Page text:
Your shiny new automobile may include a feature you didn’t request, and probably don’t even know about. Most- almost 96 percent- of the mass-produced vehicles in 2013, contain an event data recorder, or EDR. These EDRs, akin to “black box” surveillance devices, record your every maneuver while you’re behind the wheel.
Most people don’t know about the EDRs, even though they soon could become a mandatory automotive feature. The U.S. Department of Transportation’s National Highway Traffic Safety Administration is requesting that, starting in September 2014, the installation of EDRs in all light passenger vehicles be required. However, opponents of the idea have begun raising awareness in an attempt to enlighten drivers to the fact that data concerning their every move behind the wheel is being collected, and could easily be shared, and used against them.
Few safeguards are in place and the still-emerging technology raises many questions about what types of information can legally be collected and who should be allowed to access it. Opponents of the NHTSA’s proposal argue that the EDRs are capable of collecting huge amounts of data, and that without proper protections, use of that information could be abused.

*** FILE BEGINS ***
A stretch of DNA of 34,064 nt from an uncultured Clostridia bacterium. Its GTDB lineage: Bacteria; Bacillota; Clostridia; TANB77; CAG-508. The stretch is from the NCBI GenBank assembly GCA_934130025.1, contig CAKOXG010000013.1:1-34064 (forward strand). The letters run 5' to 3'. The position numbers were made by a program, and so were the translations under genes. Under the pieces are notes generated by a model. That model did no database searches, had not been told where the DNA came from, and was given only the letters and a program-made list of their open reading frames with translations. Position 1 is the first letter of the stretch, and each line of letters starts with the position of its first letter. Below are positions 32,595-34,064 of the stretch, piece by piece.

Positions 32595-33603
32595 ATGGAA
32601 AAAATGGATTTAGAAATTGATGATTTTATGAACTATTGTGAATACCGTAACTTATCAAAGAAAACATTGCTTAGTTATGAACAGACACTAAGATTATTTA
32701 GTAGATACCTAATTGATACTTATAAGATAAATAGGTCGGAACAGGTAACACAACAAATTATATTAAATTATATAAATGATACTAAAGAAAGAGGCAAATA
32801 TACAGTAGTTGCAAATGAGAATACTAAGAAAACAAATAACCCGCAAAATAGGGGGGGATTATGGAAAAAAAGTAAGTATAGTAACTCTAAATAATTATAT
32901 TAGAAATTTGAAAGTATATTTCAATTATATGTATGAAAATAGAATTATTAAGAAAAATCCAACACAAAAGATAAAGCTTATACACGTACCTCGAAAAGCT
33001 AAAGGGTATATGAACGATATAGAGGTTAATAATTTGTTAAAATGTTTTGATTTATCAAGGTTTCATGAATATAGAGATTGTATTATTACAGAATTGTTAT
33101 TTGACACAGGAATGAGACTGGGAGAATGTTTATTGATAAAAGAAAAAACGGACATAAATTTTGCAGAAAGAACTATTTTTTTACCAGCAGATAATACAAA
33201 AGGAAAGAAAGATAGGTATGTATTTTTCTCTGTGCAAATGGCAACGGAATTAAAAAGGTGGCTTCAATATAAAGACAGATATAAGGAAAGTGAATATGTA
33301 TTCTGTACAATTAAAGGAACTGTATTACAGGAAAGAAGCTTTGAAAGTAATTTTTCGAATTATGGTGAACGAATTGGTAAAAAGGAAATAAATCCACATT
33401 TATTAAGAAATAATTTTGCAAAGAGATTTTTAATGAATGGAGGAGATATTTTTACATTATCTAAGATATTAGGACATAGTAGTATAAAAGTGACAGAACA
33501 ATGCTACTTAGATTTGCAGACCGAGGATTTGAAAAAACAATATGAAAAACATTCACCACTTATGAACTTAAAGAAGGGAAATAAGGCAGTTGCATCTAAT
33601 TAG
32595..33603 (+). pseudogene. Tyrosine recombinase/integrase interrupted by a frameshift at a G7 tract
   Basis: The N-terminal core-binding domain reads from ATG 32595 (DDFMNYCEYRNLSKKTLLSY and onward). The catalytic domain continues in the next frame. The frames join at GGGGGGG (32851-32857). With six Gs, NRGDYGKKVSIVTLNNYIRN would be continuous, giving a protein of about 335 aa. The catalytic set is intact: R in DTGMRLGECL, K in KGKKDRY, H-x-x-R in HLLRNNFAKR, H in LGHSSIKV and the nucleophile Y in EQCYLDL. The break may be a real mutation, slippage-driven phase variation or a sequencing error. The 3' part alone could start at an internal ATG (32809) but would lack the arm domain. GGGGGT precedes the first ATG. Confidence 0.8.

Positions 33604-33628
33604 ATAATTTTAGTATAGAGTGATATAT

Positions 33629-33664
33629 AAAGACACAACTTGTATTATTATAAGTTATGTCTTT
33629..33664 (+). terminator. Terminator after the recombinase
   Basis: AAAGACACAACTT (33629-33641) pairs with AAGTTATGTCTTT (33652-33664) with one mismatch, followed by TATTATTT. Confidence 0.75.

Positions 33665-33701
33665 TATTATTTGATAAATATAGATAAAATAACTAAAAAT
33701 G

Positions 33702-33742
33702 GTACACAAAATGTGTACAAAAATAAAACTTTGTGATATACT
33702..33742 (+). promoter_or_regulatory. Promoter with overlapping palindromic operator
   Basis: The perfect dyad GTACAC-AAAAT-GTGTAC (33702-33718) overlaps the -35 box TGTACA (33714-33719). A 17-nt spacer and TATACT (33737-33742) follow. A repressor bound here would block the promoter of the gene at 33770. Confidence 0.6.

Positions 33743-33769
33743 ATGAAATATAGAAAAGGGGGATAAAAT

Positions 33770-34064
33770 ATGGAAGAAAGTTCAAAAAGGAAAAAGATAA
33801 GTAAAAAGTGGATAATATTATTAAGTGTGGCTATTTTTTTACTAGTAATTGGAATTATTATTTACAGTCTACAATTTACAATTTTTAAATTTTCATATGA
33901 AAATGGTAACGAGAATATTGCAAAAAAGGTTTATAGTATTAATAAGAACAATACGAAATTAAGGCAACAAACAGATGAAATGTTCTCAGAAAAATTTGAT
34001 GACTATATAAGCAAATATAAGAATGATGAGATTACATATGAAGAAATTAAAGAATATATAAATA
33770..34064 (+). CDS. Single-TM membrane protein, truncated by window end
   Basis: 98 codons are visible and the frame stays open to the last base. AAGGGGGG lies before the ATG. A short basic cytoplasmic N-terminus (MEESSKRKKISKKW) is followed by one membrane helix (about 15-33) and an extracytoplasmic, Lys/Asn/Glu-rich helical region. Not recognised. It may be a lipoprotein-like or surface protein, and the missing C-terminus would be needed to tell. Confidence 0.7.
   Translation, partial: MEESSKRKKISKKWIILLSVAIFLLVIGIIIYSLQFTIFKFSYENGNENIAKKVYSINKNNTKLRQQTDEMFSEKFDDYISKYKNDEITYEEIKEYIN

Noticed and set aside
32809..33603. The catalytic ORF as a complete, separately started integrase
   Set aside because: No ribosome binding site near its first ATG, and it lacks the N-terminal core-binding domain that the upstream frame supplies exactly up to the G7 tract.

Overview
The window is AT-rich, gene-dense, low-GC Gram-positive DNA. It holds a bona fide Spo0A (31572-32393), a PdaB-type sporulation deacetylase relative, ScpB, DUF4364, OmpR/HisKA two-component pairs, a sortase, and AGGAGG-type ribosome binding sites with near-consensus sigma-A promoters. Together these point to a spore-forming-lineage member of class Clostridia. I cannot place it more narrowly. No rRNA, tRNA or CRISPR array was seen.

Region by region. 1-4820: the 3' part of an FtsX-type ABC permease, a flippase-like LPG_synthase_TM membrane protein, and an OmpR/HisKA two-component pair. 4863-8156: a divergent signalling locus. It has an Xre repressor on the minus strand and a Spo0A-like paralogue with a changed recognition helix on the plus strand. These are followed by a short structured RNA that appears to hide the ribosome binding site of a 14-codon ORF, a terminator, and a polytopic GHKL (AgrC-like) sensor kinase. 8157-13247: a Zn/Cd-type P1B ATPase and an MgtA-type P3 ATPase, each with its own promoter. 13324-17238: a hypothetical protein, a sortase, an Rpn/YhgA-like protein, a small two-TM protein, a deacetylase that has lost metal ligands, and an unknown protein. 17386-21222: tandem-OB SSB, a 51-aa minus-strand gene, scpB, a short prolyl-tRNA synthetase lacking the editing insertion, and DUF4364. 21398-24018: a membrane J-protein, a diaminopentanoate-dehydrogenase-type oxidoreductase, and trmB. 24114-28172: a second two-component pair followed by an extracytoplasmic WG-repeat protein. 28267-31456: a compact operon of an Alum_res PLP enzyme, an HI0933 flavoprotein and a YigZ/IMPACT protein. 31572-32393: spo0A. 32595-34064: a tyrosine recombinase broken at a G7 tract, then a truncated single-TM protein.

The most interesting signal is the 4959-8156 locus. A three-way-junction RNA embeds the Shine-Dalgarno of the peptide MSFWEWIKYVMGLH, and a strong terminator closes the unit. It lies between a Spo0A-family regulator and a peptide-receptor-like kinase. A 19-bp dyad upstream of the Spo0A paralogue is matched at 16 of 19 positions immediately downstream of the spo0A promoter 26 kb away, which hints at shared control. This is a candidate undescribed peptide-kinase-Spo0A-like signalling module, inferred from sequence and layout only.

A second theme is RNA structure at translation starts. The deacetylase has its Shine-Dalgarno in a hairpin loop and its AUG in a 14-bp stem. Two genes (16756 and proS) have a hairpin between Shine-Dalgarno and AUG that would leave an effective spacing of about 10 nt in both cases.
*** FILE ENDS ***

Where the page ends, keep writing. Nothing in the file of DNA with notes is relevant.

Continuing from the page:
So far, only thirteen states have implemented restrictions safeguarding the data from being used without consent, by making it the property of the driver.
What Data Does an EDR Collect?
Law enforcement officials in Washington State told National Public Radio that the devices were never intended for investigative purposes, but rather designed to improve motor vehicle safety and help minimize passenger injuries.
Standard EDRs do not differentiate between specific drivers of the same vehicle, but rather, they provide a “snap shot” of what happens in a vehicle in those crucial moments just prior to a crash. According to the type of EDR, the device can record vehicle speed, crash force at the moment of impact, whether the brake was engaged before impact, if the seat belt was buckled, and other information about the state of the engine right before the crash.